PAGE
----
Brooks had for months demonstrated his loyalty to Trump by pushing the then-president's lies about the election results, and has been implicated in the events surrounding the Jan. 6 rally-cum-riot, including by one of the organizers. (A number of his Democratic colleagues have demanded Brooks' removal, and an outside GOP group has called on him to resign.) Salon reported last week that after the Capitol attack, longtime Brooks donor and politically-connected Huntsville trial lawyer Mark McDaniel signed on to represent the family of one of the rioters who died in the siege. One of Trump's final acts as president was to name McDaniel to a federal board, which Brooks announced on Jan. 18, five days after the Space Command decision.

McDaniel, coincidentally, has over the years advised several Alabama congressmen on space policy, and has twice been appointed to a federal NASA advisory board, where he is still a member, according to NASA's website. The veteran attorney and GOP donor also gave more than the legal limit to the Brooks campaign last year, even though the Republican incumbent ran unopposed in his deep-red district. Brooks reported refunding that overage on Dec. 2, but just two weeks later McDaniel maxed out to the Alabama conservative's 2022 campaign with a $5,600 contribution on Dec. 17 — one of two donors that month, nearly a full two years before Brooks is again on the ballot.

The day before McDaniel made that donation, he publicly defended Brooks' right to challenge the election results. "Not only does Congressman Brooks have a right to do it, he has a duty to do it. If he feels there is a problem with the election, then he should raise objections to it," he told Huntsville's News19. "And I know there will be a number of other members of the House of Representatives that will probably go along with Congressman Brooks on this."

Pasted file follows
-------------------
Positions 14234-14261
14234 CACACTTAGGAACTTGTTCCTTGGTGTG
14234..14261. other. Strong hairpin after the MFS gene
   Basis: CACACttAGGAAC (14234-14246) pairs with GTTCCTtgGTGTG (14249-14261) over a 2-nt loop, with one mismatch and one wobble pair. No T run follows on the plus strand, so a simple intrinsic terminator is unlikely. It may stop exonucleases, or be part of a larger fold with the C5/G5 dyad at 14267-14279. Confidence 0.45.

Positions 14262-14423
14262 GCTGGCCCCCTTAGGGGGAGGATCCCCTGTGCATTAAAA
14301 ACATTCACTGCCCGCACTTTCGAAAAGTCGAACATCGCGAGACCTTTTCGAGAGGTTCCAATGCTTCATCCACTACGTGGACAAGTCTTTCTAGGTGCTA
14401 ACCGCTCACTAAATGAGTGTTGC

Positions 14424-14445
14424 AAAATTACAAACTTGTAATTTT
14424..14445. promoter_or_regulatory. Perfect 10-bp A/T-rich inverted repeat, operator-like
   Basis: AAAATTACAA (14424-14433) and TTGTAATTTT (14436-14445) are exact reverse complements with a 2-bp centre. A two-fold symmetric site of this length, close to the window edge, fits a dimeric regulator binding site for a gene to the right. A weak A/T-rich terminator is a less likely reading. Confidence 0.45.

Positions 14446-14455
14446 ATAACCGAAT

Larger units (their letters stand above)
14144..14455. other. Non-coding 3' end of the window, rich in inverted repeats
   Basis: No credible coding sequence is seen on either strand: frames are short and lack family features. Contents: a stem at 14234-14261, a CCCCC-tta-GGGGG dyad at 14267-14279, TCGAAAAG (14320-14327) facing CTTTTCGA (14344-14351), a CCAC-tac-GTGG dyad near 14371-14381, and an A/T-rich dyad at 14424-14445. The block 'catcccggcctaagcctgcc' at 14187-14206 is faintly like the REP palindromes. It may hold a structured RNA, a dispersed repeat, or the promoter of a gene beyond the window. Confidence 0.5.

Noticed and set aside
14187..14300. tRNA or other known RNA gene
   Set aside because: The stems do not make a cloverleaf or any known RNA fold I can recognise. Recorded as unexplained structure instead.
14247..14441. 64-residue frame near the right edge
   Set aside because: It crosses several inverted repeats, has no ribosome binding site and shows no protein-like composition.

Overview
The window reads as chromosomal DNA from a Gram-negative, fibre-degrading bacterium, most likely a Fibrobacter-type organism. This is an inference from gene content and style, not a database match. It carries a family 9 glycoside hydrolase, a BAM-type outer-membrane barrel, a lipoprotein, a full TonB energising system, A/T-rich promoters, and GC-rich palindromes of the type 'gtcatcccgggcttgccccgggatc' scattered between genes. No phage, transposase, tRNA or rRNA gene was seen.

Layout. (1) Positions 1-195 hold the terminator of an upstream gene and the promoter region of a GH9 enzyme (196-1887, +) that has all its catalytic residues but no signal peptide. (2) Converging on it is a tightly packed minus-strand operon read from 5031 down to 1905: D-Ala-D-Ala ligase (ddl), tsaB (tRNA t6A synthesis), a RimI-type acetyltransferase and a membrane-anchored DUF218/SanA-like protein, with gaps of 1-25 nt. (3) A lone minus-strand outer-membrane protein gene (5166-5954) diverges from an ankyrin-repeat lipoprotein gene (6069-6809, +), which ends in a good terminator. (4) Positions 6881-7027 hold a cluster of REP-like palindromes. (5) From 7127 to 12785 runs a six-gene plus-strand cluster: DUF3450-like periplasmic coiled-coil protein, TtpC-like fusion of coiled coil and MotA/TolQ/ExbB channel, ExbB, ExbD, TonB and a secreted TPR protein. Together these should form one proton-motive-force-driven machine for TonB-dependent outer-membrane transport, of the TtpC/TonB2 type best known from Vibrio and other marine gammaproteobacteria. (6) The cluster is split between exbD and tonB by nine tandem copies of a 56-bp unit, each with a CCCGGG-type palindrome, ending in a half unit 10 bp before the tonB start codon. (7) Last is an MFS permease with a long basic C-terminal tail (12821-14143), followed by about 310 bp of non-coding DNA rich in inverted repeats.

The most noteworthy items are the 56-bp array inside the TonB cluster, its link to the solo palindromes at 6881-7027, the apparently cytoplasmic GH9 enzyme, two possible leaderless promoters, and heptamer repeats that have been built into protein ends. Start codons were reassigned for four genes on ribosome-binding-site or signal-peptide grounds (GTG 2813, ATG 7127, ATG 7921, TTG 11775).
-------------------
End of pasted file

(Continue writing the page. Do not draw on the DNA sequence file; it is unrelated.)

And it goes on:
Brooks sits on two House committees, both of which have oversight related to Space Command: Armed Services and Science, Space and Technology, where he is a member of the Space subcommittee. He has held seats on defense and space-related committees since his first congressional term in 2011, and his campaign finance disclosures show a number of defense contractors among his top donors.

John Henderson, assistant secretary of the Air Force for installations, environment and energy, told Politico that Trump weighed in, but did not "pressure" the military's final decision, which was made in consultation with senior military officials and defense congressional committees — which clearly included Brooks.

The Air Force appraised several cities in its search for the new SPACECOM base, and in announcing the decision said that Huntsville made top marks in "factors related to mission, infrastructure capacity, community support, and costs to the Department of Defense."

"Huntsville compared favorably across more of these factors than any other community, providing a large, qualified workforce, quality schools, superior infrastructure capacity, and low initial and recurring costs," the Air Force said, adding: "Redstone Arsenal offered a facility to support the headquarters, at no cost, while the permanent facility is being constructed." A number of defense-related companies have operations in Huntsville, which is nicknamed "Rocket City" for its involvement with NASA.

The new command will function like other armed services command units, such as Central Command or Cyber Command. It is not the same as the new Space Force branch, which will train and equip troops, but it will provide instruction on space-related operations.

Brooks and the Air Force did not immediately reply to Salon's request for comment.

By Roger Sollenberger

Roger Sollenberger was a staff writer at Salon (2020-21). Follow him on Twitter @SollenbergerRC.